Jim Shea has an impressive resume—successful lawyer, chair of the University System of Maryland Board of Regents—but he’s never held public office. Nonetheless, he says he’s the only one in the crowded Democratic gubernatorial primary field, who can beat incumbent Governor Larry Hogan in November.
“I bring a fresh perspective,” he says. “As I say, I’ve never run for office before and sometimes a healthy view from the outside is a good view.”
But Todd Eberly, a political science professor from St. Mary’s College, says Maryland Democrats have never been big on outside candidates.
“They have typically gone to mayors or county executives to be their governors because they tend to like folks that have demonstrated leadership experience,” says Eberly.
Paul Strain, a partner with Venable, says Shea has demonstrated leadership experience. Strain was Shea’s boss when they worked in the Maryland Attorney General’s in the 1980's and later worked with him at Venable.
“He made this large company—that he was chairman of for many many years—he made it work for the people of the company,” says Strain.
Shea turned Venable from a Baltimore-centric firm to a national one with offices in Washington, DC, New York, and northern and southern California with more than 700 lawyers.
“That’s hard to do,” says Strain. “Because you have to set the right policy, pick the right people, and then have to make sure that those right people implement the policy properly.”
Strain also says that to make Venable a powerhouse, diversity was one of Shea’s number one priorities.
“He carried that through by naming an African American man as the first minority managing partner of any top 100 law firm in the country,” says Strain.
At the same time, Shea was involved in his community as chairman of the Empower Baltimore Management Corporation, which provided federal grant funds to businesses to create jobs for the city’s low income neighborhoods, founding chairman of the Central Maryland Transportation Alliance which pushed successfully for weekend service on MARC trains, and a 10-year-appointee to the Board of Regents of the University System of Maryland, four of them as chair, where Shea kept tuition frozen during the height of the 2008 recession.
“So the question comes down to two things,” says Shea. “One, who can get these programs done and I’ve shown through my history I can.”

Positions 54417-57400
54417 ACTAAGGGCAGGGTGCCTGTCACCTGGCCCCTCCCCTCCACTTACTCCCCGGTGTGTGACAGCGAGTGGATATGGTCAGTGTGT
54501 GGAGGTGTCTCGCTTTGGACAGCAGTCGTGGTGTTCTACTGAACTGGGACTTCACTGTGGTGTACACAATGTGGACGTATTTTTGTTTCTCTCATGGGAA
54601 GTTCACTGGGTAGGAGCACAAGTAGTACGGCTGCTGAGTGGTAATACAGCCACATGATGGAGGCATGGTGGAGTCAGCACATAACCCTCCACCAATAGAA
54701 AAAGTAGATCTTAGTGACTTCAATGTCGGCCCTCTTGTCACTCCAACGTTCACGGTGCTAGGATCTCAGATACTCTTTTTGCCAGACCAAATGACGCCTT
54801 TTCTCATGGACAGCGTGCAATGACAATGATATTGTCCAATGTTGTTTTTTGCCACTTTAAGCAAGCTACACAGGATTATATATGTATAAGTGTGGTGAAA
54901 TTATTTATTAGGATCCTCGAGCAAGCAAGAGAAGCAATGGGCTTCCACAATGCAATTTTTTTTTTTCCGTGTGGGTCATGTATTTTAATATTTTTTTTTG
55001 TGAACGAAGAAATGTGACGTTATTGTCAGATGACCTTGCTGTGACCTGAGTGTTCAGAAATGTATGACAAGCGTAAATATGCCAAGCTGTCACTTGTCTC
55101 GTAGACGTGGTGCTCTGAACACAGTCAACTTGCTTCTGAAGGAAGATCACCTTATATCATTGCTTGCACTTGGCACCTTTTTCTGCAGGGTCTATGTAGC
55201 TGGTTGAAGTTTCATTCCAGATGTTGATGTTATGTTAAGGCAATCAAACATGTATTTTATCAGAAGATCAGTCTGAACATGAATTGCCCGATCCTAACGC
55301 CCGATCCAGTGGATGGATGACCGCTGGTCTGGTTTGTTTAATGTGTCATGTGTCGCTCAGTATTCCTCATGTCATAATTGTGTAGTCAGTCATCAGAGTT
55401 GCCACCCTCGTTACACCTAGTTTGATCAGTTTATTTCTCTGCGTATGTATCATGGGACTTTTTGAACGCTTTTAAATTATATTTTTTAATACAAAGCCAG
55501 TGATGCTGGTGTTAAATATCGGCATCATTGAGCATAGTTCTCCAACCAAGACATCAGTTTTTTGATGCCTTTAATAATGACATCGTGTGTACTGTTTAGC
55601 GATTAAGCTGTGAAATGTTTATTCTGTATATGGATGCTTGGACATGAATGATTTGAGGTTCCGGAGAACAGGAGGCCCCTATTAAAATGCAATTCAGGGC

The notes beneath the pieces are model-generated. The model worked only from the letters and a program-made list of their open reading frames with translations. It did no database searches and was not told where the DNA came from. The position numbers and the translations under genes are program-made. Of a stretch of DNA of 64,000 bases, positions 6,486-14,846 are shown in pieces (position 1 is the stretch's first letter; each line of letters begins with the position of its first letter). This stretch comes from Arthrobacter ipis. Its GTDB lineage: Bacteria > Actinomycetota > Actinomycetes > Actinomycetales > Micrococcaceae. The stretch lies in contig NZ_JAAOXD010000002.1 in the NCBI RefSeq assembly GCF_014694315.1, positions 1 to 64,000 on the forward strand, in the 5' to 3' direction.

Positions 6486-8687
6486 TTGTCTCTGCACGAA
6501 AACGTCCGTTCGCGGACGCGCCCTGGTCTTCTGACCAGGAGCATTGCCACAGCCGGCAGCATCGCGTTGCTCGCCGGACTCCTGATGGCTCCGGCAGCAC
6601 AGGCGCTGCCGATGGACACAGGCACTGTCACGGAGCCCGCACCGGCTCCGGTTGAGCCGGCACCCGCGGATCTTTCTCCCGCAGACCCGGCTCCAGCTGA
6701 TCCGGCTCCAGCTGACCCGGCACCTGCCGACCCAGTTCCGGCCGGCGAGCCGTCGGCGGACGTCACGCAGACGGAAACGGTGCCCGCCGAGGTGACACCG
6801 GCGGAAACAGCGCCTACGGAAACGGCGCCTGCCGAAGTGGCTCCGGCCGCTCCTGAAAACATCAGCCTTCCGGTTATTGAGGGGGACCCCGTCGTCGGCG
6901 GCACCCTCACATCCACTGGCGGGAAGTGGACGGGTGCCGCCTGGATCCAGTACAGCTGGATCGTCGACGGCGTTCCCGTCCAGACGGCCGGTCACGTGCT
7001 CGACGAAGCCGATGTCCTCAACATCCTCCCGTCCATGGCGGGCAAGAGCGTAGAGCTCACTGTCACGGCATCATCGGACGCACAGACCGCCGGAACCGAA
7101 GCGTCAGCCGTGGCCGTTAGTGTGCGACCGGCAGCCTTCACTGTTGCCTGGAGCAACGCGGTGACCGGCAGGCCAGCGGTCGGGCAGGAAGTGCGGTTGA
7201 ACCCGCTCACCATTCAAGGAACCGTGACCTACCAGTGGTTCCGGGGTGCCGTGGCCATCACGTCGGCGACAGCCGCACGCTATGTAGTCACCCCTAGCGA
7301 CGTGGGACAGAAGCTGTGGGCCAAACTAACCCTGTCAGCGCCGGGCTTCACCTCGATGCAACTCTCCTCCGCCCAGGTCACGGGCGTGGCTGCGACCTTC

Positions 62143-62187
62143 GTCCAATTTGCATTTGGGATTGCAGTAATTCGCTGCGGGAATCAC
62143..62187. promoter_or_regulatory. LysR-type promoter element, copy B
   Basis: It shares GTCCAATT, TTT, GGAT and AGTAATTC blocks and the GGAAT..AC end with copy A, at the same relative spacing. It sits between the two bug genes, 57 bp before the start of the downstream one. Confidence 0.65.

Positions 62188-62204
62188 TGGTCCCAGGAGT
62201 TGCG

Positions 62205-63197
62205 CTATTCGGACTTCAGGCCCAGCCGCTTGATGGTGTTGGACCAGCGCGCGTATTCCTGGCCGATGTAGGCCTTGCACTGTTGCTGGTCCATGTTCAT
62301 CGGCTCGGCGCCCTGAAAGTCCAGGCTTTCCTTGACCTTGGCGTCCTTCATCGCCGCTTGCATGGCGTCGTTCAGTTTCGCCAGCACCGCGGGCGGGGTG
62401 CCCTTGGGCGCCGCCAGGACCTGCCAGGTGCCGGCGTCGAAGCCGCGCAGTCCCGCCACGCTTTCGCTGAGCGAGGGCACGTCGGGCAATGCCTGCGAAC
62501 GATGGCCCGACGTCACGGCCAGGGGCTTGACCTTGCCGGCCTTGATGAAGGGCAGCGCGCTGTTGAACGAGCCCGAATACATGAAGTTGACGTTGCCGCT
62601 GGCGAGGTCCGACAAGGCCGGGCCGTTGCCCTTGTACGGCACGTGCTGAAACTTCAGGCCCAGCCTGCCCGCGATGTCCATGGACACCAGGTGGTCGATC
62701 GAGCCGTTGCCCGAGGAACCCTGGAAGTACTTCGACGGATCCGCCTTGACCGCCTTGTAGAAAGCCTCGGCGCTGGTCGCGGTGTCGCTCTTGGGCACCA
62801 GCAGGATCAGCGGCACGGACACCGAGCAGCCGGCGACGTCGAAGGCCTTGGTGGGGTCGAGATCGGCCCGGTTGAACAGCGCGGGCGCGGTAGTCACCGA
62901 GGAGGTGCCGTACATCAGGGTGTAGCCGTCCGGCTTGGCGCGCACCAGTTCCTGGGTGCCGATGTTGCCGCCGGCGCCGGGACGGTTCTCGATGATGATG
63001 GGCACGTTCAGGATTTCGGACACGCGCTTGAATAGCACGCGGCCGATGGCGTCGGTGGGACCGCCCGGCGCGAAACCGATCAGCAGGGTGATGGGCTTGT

And second, “who’s most likely to beat Larry Hogan?”
Shea says he's the man for the job. But first, he'll have to overtake Prince Georges County Executive Rushern Baker and former NAACP head Ben Jealous, the front-runners in the Democratic primary.
Eberly says both those candidates have their weaknesses. If the party nominates Baker, Hogan, who is unopposed in the Republican primary, can point to problems in the Prince Georges schools. He could attack Jealous as a “tax-happy liberal.”
“So (Shea) is basically saying you’re looking at two people who, when it comes to the general election, can’t win,” says Eberly.
Eberly says Shea has a demeanor and presentation that would match up well against Hogan in the general election, appealing to moderates, conservative democrats, and independents.
“But it is completely out of step with where the passion of the Democratic base is right now,” says Eberly. “They just want, you know, take no prisoners. We’re going to make this a truly progressive state that stands up to Donald Trump.”
It’s the strategy that has come from the state Democratic Party as well as the candidates: tie Maryland’s Republican governor as closely as possible to an unpopular Republican president.
“It’s the only strategy there is right now,” says Eberly. “So Shea and the other Democrats need to bring up Donald Trump as often as possible.”
While Shea lags behind in the polls, Eberly says he has one thing going for him.
“I think Shea wins the prize for best Lt. Governor pick,” says Eberly talking about District Two Baltimore City Councilman Brandon Scott.
“I partnered with Brandon Scott because he is a marvelous leader, a real star,” says Shea. “He’s part of a generation of leaders that are not interested in doing things the same old way.”
Scott, 34, one of the youngest people to win a Baltimore City Council seat, is chair of the council’s public safety committee. He makes nightly rounds in Baltimore’s most violent neighborhoods.
“Jim just randomly called me and said hey I want to come ride with you on one of your rides," Scott recalls. "What time should I meet you at city hall? And I said well, I normally don’t get started till like 8 or 8:30, and he said alright I’ll be there."
Scott and Shea hit it off.
“I could see that he truly cared, even though these are places he probably would not go, especially at that hour of the night,” says Scott.
The two couldn’t be more different: Scott, the young black energetic city councilman, and Shea the wealthy white executive. But Scott says, “our differences are not our weakness it is our strength."
“Jim showed me Potomac, Maryland and I showed him Potomac Street in Baltimore.”
Despite winning Eberly's prize for lieutenant govrnor pick, the Shea-Scott ticket is polling at only six percent, which Eberly says doesn't bode well.
“I think it would be hard for any of the single digit candidates to close the gap with Jealous or Baker."
Shea, however, takes comfort in recent polls that show nearly half of Maryland Democrats remain undecided with less than a week to go until the primary.
“I don’t think anyone knows who is going to win this election,” says Shea. “Nearly half the voters are undecided. So I think we are going to have to just wait and see what the voters decide.”
Early voting ends Thursday, but we'll have to wait until the polls close next Tuesday to see what the voters decide.